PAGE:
Beta-blockers in cardiovascular diseases

8,100 views

Published on

SLIDES TO GIVE A COMPREHENSIVE REVIEW OF BETA BLOCKER USE IN CARDIOVASCULAR DISEASES

Published in: Health & Medicine
0 Comments
17 Likes
Statistics
Notes
  • Be the first to comment

No Downloads
Views
Total views
8,100
On SlideShare
0
From Embeds
0
Number of Embeds
34
Actions
Shares
0
Downloads
814
Comments
0
Likes
17
Embeds 0
No embeds

No notes for slide
  • Coronary plaque disruption was closely related to a high heart rate, which was reversed by the presence of β-blockade; β-blockadealso reduces coronary artery wall stress. Thus, β-blockers appear to stabilize the vulnerable plaque. β-Blockers can also decrease the coronary artery atheromatous plaque volume as assessed directly by intravascular ultra sonography. In patients with known coronary artery disease (80% of whom had hypertension) followed up for 1 year, those on β-blockers (n = 1154, nonrandomized) experienced a signifi cant regression ofplaque volume compared with those who were not on β-blockers (n = 361); the effect of statins is included for comparison.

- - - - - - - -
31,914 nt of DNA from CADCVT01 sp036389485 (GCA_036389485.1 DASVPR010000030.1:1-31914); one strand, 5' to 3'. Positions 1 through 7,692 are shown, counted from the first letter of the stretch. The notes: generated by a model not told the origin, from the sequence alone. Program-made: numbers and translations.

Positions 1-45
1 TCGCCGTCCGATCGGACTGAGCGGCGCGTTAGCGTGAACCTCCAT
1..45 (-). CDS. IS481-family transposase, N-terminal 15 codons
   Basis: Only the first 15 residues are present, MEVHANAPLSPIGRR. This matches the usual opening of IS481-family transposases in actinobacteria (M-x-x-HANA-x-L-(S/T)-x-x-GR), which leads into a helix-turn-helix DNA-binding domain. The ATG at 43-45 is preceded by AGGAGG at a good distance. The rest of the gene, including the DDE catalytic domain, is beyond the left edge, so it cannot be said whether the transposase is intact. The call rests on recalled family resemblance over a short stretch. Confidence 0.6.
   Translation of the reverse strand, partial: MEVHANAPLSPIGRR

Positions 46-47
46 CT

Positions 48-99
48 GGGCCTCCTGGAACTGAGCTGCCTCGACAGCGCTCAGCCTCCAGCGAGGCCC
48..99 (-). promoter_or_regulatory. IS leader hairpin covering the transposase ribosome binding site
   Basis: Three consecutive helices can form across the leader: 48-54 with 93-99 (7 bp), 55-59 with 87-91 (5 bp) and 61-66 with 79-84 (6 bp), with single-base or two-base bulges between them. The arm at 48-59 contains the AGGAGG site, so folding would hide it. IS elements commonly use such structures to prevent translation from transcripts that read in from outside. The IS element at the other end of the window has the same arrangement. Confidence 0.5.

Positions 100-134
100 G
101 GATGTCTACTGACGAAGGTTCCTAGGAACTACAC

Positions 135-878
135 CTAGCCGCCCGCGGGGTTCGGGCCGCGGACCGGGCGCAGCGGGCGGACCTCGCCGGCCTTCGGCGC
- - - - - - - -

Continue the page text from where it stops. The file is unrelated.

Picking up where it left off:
• Many factors underlie the infl ammatory process, a major component being high sympathetic nerve (β1) activity/noradrenaline levels. Thus, in patients with ischemic heart disease and hypertensives, β-blockers were more effective than diuretics, calcium blockers, ACEinhibitors, and angiotensin receptor I blockers in reducing CRP levels.
  • Bisoprolol 5-10 mg will have little, or no, effect on metabolic parameters such as lipids, blood sugar/haemoglobin A1c (HbA1c),23 and post-insulin blood sugar and lactate changes.
  • ABPM: BP Control beyond traditional BP control. Superior 24 hour BP control as compared to atenolol. Ensures more than 82% of patients with Stage II HTn achieve BP goals.
  • Beta-blockers in cardiovascular diseases

    1. 1. CURRENT STATUS OF BETA BLOCKER USE IN CARDIOVASCULAR DISEASES